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Full lifecycle CO2 of new Mercedes C-Class 10% less than outgoing model

31 March 2014

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CO2 emissions of the C 180 in comparison to its predecessor [t/car]. Source: Mercedes-Benz. Click to enlarge.

Over the course of its entire life cycle—from its manufacture through 200,000 kilometer of driving to its recycling—the new Mercedes-Benz C-Class (earlier post) produces around 10% fewer CO2 emissions than its predecessor at the time of its market exit (compared to the time of its launch in 2007 the improvement is much higher, at around 28%). The C 180 (115 kW) with manual transmission was taken as the base variant of the new C-Class at market launch for the lifecycle analysis; it was compared with the corresponding preceding model. The analysis was validated by TÜV SÜD Management Service GmbH.

Over the entire lifecycle of the C 180, the lifecycle analysis yields a primary energy consumption of 521 gigajoules (corresponding to the energy content of around 16,000 liters of gasoline); an environmental input of approx. 35 tonnes of CO2; around 19 kilograms of non-methane volatile organic compounds (NMVOC); around 25 kilograms of nitrogen oxides (NOx); and 37 kilograms of sulfur dioxide (SO2). For CO2 emissions—and likewise for primary energy consumption—the use phase dominates with a share of 78 and 74% respectively.

Production of the new C-Class results in a higher CO2 emissions than in the case of the predecessor (7.3 t vs. 6.5 t); however, CO2 emissions over the entire lifecycle are however clearly lower for the new C-Class (34.5 t vs 38.3 t).

Over the entire lifecycle, the new C-Class shows advantages compared to its predecessor in terms of CO2, NOx, NMVOC and CH4 emissions, as well as in the impact categories of global warming potential, acidification, eutrophication and summer smog. Emissions of sulfur dioxide are on a par with those of the preceding model.

In terms of carbon monoxide (CO) emissions during the operation of the vehicle, a significant improvement was achieved over the 2007 predecessor. It was not possible, however, to achieve the very good figure shown by the preceding model at the time of market exit, Mercedes-Benz said. The CO emissions of the new C-Class during operation are 76 % below the level stipulated by the Euro 6 standard that comes into effect in 2015.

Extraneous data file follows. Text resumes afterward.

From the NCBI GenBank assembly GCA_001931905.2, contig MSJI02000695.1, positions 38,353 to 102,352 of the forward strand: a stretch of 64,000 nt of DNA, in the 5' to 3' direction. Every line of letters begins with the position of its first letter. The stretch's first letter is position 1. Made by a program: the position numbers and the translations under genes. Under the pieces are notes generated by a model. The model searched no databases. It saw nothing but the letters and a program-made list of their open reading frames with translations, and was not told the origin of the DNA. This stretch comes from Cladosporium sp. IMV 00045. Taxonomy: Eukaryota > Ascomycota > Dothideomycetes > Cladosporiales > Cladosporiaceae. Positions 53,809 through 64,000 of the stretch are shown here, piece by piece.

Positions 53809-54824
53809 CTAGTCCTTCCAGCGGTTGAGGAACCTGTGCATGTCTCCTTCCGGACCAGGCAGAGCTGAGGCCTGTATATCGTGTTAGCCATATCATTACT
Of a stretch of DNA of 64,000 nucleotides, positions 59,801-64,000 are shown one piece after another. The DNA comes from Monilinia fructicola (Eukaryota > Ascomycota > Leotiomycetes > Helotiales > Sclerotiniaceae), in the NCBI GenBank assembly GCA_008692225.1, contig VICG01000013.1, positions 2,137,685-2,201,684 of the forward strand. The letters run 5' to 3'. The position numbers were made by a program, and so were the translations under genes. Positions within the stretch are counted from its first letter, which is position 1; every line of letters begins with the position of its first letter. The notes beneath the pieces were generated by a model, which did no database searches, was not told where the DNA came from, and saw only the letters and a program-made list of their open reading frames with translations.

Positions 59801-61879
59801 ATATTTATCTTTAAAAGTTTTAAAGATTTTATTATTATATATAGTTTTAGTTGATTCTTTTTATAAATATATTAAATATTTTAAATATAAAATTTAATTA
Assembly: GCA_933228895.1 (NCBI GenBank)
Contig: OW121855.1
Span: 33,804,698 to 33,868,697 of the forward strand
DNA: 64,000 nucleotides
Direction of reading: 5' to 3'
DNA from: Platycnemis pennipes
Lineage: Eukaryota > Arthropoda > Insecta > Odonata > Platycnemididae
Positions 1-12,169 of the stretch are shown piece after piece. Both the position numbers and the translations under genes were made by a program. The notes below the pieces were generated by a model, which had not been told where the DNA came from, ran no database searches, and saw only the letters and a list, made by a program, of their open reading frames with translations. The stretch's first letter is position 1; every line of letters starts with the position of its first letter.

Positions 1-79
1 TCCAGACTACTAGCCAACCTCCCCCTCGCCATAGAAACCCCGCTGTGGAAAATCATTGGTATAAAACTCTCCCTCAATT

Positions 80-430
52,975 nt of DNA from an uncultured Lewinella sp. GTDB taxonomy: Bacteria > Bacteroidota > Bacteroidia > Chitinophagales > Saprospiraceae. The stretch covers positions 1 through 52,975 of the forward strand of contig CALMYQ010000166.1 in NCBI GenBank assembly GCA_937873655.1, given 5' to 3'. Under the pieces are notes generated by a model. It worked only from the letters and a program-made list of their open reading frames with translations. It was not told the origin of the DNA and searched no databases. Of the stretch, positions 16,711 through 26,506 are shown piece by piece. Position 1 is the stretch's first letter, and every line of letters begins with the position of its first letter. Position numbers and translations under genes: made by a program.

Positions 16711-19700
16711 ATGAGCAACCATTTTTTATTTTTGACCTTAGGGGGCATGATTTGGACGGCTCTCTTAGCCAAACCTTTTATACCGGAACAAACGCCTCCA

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Selected result parameters for the C 180 compared with its predecessor from 2013 [unit / car]. Click to enlarge.

Because of the shifts in the materials mix of the vehicles, the material resources requirements for manufacturing also changed. For example, the iron demand is less because the share of steel is less, while the bauxite demand increases because of the higher light alloy share. Where energy resources are concerned, lignite, hard coal and uranium figure principally in car production.

The new C-Class shows a slightly higher level in this respect than its predecessor. Natural gas and crude oil are strongly influenced by fuel consumption during the use phase.

In total, through the production and use phases, substantial savings are achieved owing to the significantly reduced fuel consumption of the new C-Class.

Compared with the predecessor, primary energy savings of 8% (2013) and 25 percent (2007) are achieved over the entire life cycle. The fall in primary energy demand by 45 GJ (2013) and 170 GJ (2007) corresponds to the energy content of about 1,400 and 5,300 liters of gasoline respectively.

The new C-Class. The new C-Class, features a lightweight design concept with weight savings of up to 100 kg (220 lbs); excellent aerodynamics; and new, economical engines (along with a hybrid model).